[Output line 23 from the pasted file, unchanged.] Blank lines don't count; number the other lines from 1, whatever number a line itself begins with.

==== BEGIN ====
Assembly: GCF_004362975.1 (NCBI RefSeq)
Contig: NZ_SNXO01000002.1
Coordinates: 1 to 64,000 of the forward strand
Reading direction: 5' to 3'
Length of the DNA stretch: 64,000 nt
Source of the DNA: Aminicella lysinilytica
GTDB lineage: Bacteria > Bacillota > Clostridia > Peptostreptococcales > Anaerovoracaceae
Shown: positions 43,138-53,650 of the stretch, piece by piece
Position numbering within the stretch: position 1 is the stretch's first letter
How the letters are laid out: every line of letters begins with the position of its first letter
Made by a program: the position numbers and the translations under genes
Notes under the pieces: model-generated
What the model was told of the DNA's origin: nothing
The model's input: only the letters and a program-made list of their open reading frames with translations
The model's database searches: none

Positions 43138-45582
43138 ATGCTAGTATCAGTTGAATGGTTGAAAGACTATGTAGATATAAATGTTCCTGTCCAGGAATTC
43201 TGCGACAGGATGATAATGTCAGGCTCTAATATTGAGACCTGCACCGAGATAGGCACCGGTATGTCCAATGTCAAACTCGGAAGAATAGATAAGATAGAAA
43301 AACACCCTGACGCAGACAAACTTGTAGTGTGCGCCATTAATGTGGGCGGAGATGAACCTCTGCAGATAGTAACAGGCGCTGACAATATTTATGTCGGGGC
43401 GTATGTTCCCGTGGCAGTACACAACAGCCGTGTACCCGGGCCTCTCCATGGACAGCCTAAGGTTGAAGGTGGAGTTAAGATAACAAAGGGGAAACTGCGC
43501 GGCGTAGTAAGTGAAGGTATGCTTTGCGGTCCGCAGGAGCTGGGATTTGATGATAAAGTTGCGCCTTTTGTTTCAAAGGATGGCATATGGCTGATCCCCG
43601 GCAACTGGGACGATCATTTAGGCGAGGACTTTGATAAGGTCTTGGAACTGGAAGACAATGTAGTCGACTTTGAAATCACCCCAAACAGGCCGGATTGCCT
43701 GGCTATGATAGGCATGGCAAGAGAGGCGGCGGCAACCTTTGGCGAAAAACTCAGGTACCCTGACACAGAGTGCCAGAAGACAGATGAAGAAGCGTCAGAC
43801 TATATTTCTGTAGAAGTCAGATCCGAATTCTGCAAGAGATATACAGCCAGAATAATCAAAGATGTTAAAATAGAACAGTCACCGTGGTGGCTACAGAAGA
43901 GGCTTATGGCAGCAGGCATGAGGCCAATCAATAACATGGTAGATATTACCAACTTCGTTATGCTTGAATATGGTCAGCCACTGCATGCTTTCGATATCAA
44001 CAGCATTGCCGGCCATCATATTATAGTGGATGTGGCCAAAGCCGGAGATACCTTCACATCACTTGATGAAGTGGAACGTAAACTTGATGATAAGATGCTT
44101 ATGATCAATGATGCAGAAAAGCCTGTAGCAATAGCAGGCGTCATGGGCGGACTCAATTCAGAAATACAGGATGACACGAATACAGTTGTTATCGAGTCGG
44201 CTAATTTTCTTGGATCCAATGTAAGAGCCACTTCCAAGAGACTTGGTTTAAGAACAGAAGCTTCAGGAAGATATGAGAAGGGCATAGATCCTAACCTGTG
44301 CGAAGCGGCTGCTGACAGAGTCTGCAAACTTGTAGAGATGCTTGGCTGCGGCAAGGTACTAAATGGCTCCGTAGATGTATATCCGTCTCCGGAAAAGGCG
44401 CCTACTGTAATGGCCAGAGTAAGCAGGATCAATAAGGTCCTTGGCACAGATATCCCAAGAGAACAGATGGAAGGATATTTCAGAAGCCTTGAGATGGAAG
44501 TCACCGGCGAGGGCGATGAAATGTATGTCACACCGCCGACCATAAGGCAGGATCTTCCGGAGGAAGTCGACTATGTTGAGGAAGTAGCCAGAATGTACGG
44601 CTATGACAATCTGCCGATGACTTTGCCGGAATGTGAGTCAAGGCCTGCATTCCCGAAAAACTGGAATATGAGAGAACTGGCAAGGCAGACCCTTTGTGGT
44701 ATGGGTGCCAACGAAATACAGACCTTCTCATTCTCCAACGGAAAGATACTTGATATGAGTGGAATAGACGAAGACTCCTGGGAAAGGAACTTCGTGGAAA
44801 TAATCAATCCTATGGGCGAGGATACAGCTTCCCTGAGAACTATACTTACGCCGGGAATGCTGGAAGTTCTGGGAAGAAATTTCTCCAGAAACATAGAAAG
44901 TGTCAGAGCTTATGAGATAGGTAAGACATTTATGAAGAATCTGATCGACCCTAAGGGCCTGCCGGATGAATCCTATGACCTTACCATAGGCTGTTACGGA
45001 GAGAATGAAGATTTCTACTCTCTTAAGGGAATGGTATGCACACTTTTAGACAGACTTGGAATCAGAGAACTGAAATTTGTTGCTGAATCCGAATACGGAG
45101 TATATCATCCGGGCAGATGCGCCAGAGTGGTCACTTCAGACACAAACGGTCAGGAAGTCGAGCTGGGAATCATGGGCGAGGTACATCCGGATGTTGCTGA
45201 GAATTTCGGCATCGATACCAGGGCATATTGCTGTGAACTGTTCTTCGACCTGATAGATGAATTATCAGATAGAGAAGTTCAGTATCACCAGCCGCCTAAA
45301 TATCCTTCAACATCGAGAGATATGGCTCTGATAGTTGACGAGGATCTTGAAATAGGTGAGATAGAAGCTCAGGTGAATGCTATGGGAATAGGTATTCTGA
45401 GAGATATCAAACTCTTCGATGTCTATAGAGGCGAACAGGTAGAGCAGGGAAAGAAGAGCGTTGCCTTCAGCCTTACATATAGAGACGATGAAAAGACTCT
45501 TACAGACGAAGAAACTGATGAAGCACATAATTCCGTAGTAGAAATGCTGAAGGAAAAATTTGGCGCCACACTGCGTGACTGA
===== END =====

43701 GGCTATGATAGGCATGGCAAGAGAGGCGGCGGCAACCTTTGGCGAAAAACTCAGGTACCCTGACACAGAGTGCCAGAAGACAGATGAAGAAGCGTCAGAC